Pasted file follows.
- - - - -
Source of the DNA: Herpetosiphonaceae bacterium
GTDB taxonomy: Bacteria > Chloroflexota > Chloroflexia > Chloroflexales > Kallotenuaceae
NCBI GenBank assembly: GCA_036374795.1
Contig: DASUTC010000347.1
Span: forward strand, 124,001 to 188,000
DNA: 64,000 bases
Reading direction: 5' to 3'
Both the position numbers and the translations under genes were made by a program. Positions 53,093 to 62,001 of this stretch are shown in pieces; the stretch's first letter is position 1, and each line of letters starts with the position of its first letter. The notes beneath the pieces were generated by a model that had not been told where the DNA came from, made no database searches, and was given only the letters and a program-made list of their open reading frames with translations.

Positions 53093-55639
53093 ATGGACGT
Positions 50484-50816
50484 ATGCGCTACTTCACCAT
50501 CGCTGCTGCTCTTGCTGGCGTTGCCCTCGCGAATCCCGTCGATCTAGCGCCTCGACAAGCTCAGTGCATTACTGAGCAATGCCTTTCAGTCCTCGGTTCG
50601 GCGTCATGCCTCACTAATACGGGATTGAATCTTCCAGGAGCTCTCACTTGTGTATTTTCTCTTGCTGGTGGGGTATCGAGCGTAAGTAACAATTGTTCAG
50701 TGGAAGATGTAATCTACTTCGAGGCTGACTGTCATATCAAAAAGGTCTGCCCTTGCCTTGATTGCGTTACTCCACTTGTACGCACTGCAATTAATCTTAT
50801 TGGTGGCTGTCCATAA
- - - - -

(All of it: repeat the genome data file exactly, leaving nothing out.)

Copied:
Source of the DNA: Herpetosiphonaceae bacterium
GTDB taxonomy: Bacteria > Chloroflexota > Chloroflexia > Chloroflexales > Kallotenuaceae
NCBI GenBank assembly: GCA_036374795.1
Contig: DASUTC010000347.1
Span: forward strand, 124,001 to 188,000
DNA: 64,000 bases
Reading direction: 5' to 3'
Both the position numbers and the translations under genes were made by a program. Positions 53,093 to 62,001 of this stretch are shown in pieces; the stretch's first letter is position 1, and each line of letters starts with the position of its first letter. The notes beneath the pieces were generated by a model that had not been told where the DNA came from, made no database searches, and was given only the letters and a program-made list of their open reading frames with translations.

Positions 53093-55639
53093 ATGGACGT
Positions 50484-50816
50484 ATGCGCTACTTCACCAT
50501 CGCTGCTGCTCTTGCTGGCGTTGCCCTCGCGAATCCCGTCGATCTAGCGCCTCGACAAGCTCAGTGCATTACTGAGCAATGCCTTTCAGTCCTCGGTTCG
50601 GCGTCATGCCTCACTAATACGGGATTGAATCTTCCAGGAGCTCTCACTTGTGTATTTTCTCTTGCTGGTGGGGTATCGAGCGTAAGTAACAATTGTTCAG
50701 TGGAAGATGTAATCTACTTCGAGGCTGACTGTCATATCAAAAAGGTCTGCCCTTGCCTTGATTGCGTTACTCCACTTGTACGCACTGCAATTAATCTTAT
50801 TGGTGGCTGTCCATAA